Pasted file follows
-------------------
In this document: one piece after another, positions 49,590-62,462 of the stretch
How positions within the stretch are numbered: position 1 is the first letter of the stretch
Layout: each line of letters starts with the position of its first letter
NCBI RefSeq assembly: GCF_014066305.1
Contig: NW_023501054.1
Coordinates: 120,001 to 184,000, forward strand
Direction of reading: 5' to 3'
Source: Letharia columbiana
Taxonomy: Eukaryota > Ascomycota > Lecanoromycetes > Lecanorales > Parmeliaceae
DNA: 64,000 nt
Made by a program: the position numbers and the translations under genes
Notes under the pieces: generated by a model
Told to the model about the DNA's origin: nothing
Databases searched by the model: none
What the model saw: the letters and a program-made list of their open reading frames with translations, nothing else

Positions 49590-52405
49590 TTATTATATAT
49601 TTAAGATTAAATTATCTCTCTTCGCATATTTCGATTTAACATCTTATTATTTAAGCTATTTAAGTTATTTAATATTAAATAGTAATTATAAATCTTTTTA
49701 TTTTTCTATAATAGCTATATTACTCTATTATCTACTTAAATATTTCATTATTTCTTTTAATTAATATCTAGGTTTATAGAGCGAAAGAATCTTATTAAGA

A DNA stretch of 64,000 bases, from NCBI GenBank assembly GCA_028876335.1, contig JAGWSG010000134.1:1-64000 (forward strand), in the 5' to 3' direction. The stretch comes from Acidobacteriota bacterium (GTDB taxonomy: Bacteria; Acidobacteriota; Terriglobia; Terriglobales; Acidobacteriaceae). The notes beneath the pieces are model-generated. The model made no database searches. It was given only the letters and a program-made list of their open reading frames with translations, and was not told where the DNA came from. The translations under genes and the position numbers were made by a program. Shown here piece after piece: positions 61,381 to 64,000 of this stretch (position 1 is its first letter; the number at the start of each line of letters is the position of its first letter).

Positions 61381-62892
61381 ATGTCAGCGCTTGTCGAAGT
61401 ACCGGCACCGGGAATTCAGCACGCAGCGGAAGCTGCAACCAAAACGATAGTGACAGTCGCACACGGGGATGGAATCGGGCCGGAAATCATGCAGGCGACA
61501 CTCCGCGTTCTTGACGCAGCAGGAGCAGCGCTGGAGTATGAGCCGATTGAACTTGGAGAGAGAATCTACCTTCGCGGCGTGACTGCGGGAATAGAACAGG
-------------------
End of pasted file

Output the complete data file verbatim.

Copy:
In this document: one piece after another, positions 49,590-62,462 of the stretch
How positions within the stretch are numbered: position 1 is the first letter of the stretch
Layout: each line of letters starts with the position of its first letter
NCBI RefSeq assembly: GCF_014066305.1
Contig: NW_023501054.1
Coordinates: 120,001 to 184,000, forward strand
Direction of reading: 5' to 3'
Source: Letharia columbiana
Taxonomy: Eukaryota > Ascomycota > Lecanoromycetes > Lecanorales > Parmeliaceae
DNA: 64,000 nt
Made by a program: the position numbers and the translations under genes
Notes under the pieces: generated by a model
Told to the model about the DNA's origin: nothing
Databases searched by the model: none
What the model saw: the letters and a program-made list of their open reading frames with translations, nothing else

Positions 49590-52405
49590 TTATTATATAT
49601 TTAAGATTAAATTATCTCTCTTCGCATATTTCGATTTAACATCTTATTATTTAAGCTATTTAAGTTATTTAATATTAAATAGTAATTATAAATCTTTTTA
49701 TTTTTCTATAATAGCTATATTACTCTATTATCTACTTAAATATTTCATTATTTCTTTTAATTAATATCTAGGTTTATAGAGCGAAAGAATCTTATTAAGA

A DNA stretch of 64,000 bases, from NCBI GenBank assembly GCA_028876335.1, contig JAGWSG010000134.1:1-64000 (forward strand), in the 5' to 3' direction. The stretch comes from Acidobacteriota bacterium (GTDB taxonomy: Bacteria; Acidobacteriota; Terriglobia; Terriglobales; Acidobacteriaceae). The notes beneath the pieces are model-generated. The model made no database searches. It was given only the letters and a program-made list of their open reading frames with translations, and was not told where the DNA came from. The translations under genes and the position numbers were made by a program. Shown here piece after piece: positions 61,381 to 64,000 of this stretch (position 1 is its first letter; the number at the start of each line of letters is the position of its first letter).

Positions 61381-62892
61381 ATGTCAGCGCTTGTCGAAGT
61401 ACCGGCACCGGGAATTCAGCACGCAGCGGAAGCTGCAACCAAAACGATAGTGACAGTCGCACACGGGGATGGAATCGGGCCGGAAATCATGCAGGCGACA
61501 CTCCGCGTTCTTGACGCAGCAGGAGCAGCGCTGGAGTATGAGCCGATTGAACTTGGAGAGAGAATCTACCTTCGCGGCGTGACTGCGGGAATAGAACAGG